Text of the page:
The people of Africa who receive five years of free drinking water every time a water bottle from Give Me Tap is purchased, feel just that. Owusu collaborated with Give Me Tap to celebrate their five-year anniversary, Black History Month 2018 and more importantly, the beauty of giving back to their roots. Naomi Campbell, Sade and Thomas Sankara are just some of the iconic figures that Owusu has painted. Her work goes beyond that of traditional canvases, Sarah has sprinkled a dash of Owusuism onto the backs of her customers with custom jacket designs. “I plan to continue painting and refining my craft so I can continue to inspire young girls and women who look like me to pick up the paint brush,” she said. Sarah Owusu is looking forward to continuing what she loves doing every single day with more artwork and brand collaborations in the future.



Monica Ahanonu, Freelance Artist

Imagine being so visually talented that you are named an expert in color theory among other things. This is a reality for Monica Ahanonu, an expert in Color Theory, Vector Illustration and Motion Design. She currently resides in Los Angeles but was born in Tucson, Arizona. She was a very competitive gymnast until an injury came along and forced her to stop. Ahanonu has always been a determined woman, so she decided to continue her gymnastics passions through making animations. She developed a new passion in arts and illustration. Now Ahanonu is creating brilliant works of art surrounding a wide range of topics from politics to fashion and everything in between.

Her work includes Barack Obama and Black Lives Matter. She is very accomplished and well-known in the industry. Ahanonu has even worked at DreamWorks with Disney. She has gained an audience that is in awe of her beautiful, colorful illustrations and complex and geometrical animations. Ahanonu is already doing jaw-dropping and inspiring work and plans to continue this work as a freelancer. “You will see it in the way that I dress, as it is another area that my love of color spills into and allows me to play," says the stylish boss. She is looking to start a business and sell merchandise with her designs. We cannot wait to see how Monica Ahanonu continues to thrive.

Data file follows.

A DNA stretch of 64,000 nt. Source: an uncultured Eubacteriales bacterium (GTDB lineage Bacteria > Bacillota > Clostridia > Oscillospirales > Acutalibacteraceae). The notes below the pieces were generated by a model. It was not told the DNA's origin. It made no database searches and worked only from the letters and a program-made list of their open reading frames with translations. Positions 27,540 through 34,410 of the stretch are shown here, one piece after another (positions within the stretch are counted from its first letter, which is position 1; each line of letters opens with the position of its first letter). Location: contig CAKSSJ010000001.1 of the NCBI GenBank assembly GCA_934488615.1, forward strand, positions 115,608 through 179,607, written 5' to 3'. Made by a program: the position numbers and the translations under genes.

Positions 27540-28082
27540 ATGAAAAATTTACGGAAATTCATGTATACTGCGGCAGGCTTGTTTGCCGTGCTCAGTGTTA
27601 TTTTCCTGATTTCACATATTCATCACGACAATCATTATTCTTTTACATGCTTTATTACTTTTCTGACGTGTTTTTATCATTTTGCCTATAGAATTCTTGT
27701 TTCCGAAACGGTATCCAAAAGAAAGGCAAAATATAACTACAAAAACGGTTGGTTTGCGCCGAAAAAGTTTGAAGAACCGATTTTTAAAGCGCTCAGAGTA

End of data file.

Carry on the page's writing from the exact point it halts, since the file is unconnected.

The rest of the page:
Tarah-Lynn Saint-Elien, Miss Black New Jersey 2018 and Teen Vogue writer

Crowned in grace and adorned in armor, Tarah-Lynn Saint-Elien was named Miss Black New Jersey 2018. Saint-Elien has made it her duty to be a voice for women of color on and off the pageant stage, as a youtuber, blogger and Teen Vogue writer. Her blog, Adorned in Armor, gives her the platform necessary to represent black women across all industries. As a Haitian-American, Saint-Elien wants to represent Haitian girls and share their stories.

She is doing just that by sharing an article this month and a vlog about her personal trip to Haiti on behalf of Teen Vogue this past January. “I truly believe that it is my purpose and honestly every woman’s purpose to be sharing one another’s stories,” she said. If you think that Tarah-Lynn has covered all the bases, she's just beginning to scratch the surface. Tarah-Lynn is hoping to upgrade to an even bigger crown and another sash in August as she fights for the Miss Black USA 2018 title.



Anaa Saber,  Editor and Founder of Our Second Skin

Fashion is not just clothing on a rack or a runway, it's our second skin. Anaa Saber, a New York City based athleisure columnist for Who What Wear, full-time editor at the TOBE Report and founder of Our Second Skin, is reminding women that the clothes on our backs are more than sewn fabrics. As a Pakistani-American, Anaa created Our Second Skin to establish a platform for women of color and to erase the stigma attached to South Asian women in the fashion industry.

“The whole reason I went into fashion because there wasn’t anyone that I knew of that was South Asian or Pakistani working in fashion,” she said. “I wanted to be the voice, I wanted to be the change and I use my platform for that change.” Who What Wear named Anaa Saber their 2016 rising star and she has epitomized the title ever since. Features including Urban Outfitters, Barney’s New York and The Cut, Anaa Saber is truly on the rise.

This blogger will leave you wondering where she got her dope kicks and how she got her skin so clear. You can catch Anaa Saber stuntin’ on the gram in vintage pieces that we all dream of finding in our local thrift stores. Keep your eyes peeled, Our Second Skin has plenty in store for the near future with a new website launch and a few projects that have yet to be revealed.

Nana Agyemang